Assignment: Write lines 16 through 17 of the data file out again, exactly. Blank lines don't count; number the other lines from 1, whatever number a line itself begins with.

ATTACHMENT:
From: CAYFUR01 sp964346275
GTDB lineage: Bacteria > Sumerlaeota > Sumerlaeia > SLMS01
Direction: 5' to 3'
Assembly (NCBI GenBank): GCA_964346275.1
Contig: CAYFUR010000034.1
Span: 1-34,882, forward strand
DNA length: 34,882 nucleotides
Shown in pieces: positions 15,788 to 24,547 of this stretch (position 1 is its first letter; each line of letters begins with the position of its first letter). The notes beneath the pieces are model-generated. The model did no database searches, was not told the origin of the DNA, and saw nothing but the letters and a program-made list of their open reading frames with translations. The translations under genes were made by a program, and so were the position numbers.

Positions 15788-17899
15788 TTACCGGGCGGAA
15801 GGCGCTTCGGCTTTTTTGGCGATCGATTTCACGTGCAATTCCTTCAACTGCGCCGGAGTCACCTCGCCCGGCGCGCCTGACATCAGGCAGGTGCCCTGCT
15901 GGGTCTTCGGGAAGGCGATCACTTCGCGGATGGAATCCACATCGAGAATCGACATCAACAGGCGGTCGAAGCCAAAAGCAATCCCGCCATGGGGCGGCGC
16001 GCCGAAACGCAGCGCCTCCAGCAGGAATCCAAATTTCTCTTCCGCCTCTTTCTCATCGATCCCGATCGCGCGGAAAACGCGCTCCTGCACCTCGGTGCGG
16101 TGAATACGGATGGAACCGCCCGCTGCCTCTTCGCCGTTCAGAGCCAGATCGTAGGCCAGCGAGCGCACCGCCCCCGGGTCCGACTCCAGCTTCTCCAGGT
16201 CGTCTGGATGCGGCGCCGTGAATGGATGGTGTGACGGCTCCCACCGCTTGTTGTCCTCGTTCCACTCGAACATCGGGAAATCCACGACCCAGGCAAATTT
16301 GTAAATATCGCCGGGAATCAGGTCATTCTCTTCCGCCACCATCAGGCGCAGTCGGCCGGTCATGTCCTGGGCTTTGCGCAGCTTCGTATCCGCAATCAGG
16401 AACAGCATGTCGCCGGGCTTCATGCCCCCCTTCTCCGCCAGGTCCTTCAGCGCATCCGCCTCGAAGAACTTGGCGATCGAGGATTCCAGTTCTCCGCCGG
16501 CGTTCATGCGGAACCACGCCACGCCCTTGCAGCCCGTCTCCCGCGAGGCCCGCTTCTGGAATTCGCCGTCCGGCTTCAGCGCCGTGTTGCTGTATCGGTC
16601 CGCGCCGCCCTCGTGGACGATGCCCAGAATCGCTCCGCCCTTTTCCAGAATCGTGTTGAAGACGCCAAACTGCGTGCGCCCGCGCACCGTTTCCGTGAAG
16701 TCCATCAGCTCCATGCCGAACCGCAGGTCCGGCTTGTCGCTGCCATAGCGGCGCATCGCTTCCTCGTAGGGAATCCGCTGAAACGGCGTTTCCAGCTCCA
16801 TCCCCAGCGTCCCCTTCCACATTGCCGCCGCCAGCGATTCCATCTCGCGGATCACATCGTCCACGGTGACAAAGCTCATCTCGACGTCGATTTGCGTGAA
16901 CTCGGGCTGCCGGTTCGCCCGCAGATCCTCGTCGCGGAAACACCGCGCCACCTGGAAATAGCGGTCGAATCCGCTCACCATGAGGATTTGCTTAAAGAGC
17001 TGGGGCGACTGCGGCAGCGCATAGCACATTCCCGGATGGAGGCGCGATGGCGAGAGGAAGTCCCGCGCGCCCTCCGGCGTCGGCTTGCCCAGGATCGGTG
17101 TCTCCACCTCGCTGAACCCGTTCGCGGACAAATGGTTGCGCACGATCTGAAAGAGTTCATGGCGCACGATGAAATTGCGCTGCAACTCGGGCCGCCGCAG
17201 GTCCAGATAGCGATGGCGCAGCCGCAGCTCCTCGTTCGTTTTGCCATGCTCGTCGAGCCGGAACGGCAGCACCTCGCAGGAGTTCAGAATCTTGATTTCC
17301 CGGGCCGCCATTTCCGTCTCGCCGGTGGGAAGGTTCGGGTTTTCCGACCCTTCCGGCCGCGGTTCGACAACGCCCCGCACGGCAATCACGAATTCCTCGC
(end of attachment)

16301 GTAAATATCGCCGGGAATCAGGTCATTCTCTTCCGCCACCATCAGGCGCAGTCGGCCGGTCATGTCCTGGGCTTTGCGCAGCTTCGTATCCGCAATCAGG
16401 AACAGCATGTCGCCGGGCTTCATGCCCCCCTTCTCCGCCAGGTCCTTCAGCGCATCCGCCTCGAAGAACTTGGCGATCGAGGATTCCAGTTCTCCGCCGG